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Dragon Launches to Station, but Falcon Doesn't Stick Landing

Posted by Jason Davis

14-04-2015 15:53 CDT

Topics: commercial spaceflight, mission status, International Space Station, rockets

Despite an early threat of thunderstorm-producing cumulus clouds that scrubbed yesterday’s launch, SpaceX’s Falcon 9 rocket lifted off as scheduled today at 4:10 p.m. EDT (20:10 UTC). Roosting atop Falcon was a Dragon spacecraft laden with two tons of International Space Station-bound cargo.

Dragon made it safely to orbit without a hitch. But the second attempt to land Falcon's first stage on an autonomous drone ship in the Atlantic Ocean fell short. According to flight controllers on SpaceX's audio feed, the first stage executed its boostback, entry and landing burns as planned. Nineteen minutes after liftoff, SpaceX CEO Elon Musk announced that the Falcon landed on the drone ship, but did not survive: 

SpaceX also released a Vine video showing the rocket sway as it came in for landing:

At about two minutes, forty seconds into the flight—80 kilometers above the ocean—Falcon’s nine Merlin 1D engines fell silent. The first stage separated, the second stage engine came to life and Dragon was pushed onward to orbit with a seven-minute burn.

Meanwhile, the spent first stage, traveling more than three kilometers per second, began a series of maneuvers and engine burns to refine its trajectory for a landing at sea. Live video from cameras aboard the second stage captured puffs coming from the first stage thrusters, as the vehicle began its flip maneuver in preparation for a boostback burn.

Falcon approaches Just Read the Instructions


Falcon approaches Just Read the Instructions
The first stage of a Falcon 9 rocket approaches Just Read the Instructions, as seen from a chase plane over the Atlantic Ocean.

Dragon will spend three days traveling to the International Space Station. It is scheduled to arrive Friday morning, when it will be grappled by astronauts Samantha Cristoforetti and Terry Virts. Capture is scheduled for 7:00 a.m. EDT.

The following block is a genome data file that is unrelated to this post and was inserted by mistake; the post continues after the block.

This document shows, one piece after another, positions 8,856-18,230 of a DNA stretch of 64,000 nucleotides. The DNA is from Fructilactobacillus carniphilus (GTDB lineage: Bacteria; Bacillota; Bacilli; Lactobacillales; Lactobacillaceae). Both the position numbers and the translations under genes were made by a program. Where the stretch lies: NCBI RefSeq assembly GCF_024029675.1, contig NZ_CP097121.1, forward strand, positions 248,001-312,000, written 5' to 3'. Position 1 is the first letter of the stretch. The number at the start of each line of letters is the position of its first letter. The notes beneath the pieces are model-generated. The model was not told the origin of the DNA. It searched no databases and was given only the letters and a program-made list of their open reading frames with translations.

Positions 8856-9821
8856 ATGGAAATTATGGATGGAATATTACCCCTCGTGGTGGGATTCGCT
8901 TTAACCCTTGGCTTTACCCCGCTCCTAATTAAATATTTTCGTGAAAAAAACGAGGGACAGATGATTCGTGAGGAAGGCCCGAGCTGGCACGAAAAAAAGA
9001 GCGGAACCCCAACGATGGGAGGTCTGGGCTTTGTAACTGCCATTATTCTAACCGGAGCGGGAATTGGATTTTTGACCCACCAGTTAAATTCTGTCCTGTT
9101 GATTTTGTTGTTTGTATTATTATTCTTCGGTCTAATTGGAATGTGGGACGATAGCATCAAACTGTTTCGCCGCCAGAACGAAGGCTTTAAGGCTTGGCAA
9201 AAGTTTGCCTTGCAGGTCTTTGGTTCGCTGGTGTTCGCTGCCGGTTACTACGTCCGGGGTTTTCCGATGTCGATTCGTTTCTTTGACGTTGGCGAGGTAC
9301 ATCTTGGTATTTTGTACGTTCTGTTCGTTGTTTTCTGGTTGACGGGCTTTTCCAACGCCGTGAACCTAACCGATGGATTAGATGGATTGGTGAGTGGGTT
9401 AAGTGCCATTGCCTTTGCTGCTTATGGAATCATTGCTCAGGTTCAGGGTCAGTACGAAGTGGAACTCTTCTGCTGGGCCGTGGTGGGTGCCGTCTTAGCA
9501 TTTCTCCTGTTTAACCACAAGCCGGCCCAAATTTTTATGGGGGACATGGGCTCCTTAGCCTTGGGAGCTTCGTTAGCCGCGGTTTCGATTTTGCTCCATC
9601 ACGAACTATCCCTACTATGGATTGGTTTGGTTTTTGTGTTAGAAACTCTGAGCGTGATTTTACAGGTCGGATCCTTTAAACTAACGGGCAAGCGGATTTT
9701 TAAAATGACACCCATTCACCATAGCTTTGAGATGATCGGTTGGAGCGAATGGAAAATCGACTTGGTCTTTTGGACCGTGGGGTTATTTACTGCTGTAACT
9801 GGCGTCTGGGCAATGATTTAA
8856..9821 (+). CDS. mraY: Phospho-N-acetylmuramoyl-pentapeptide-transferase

Just Read the Instructions heads out to sea


Just Read the Instructions heads out to sea
SpaceX's autonomous drone ship, Just Read the Instructions, heads out to sea before the launch of CRS-6.
See other posts from April 2015


Or read more blog entries about: commercial spaceflight, mission status, International Space Station, rockets


Bob Ware: 04/14/2015 06:43 CDT

Hmm? So darn close yet .... Since you guys have seem to have perfected the landing zone have you thought about an alternate capture on the deck instead? An example: shock absorber type of sheeting or netting would catch and ease the booster to the deck or a deflating pressurized bag instead.

bob Ware: 04/14/2015 06:49 CDT

On the booster a circular landing ring or multiple steering veins centrally placed could flip open and act as a landing ring to offset stress on the booster as it sits on its side.

Arbitrary: 04/15/2015 12:56 CDT

@Bob Ware Any capture technique would be cheating, a short term shortcut. Just let the engines do the whole job and trust the thrust! It should be able to land anywhere. The plan is to land humans on Mars this way, in a desolate frozen alien desert.

Sameer: 04/15/2015 09:28 CDT

I would like to see a succcessful landing using only the rocket engines and landing legs without any kind of capture system. I think they are pretty close to achieving that. Hopefully they get it on the next attempt in June. Any lessons learned will hopefully also be applicable to the Dragon 2 landing system using the SuperDraco thrusters.

Tony Fisk: 04/15/2015 11:18 CDT

The way the rocket was swinging increasingly wildly as it descended suggests it was losing its balance, the way someone about to fall off a log starts over-correcting. SpaceX no doubt has a lot more telemetry on the matter. Keep trying, folks. It'll come.

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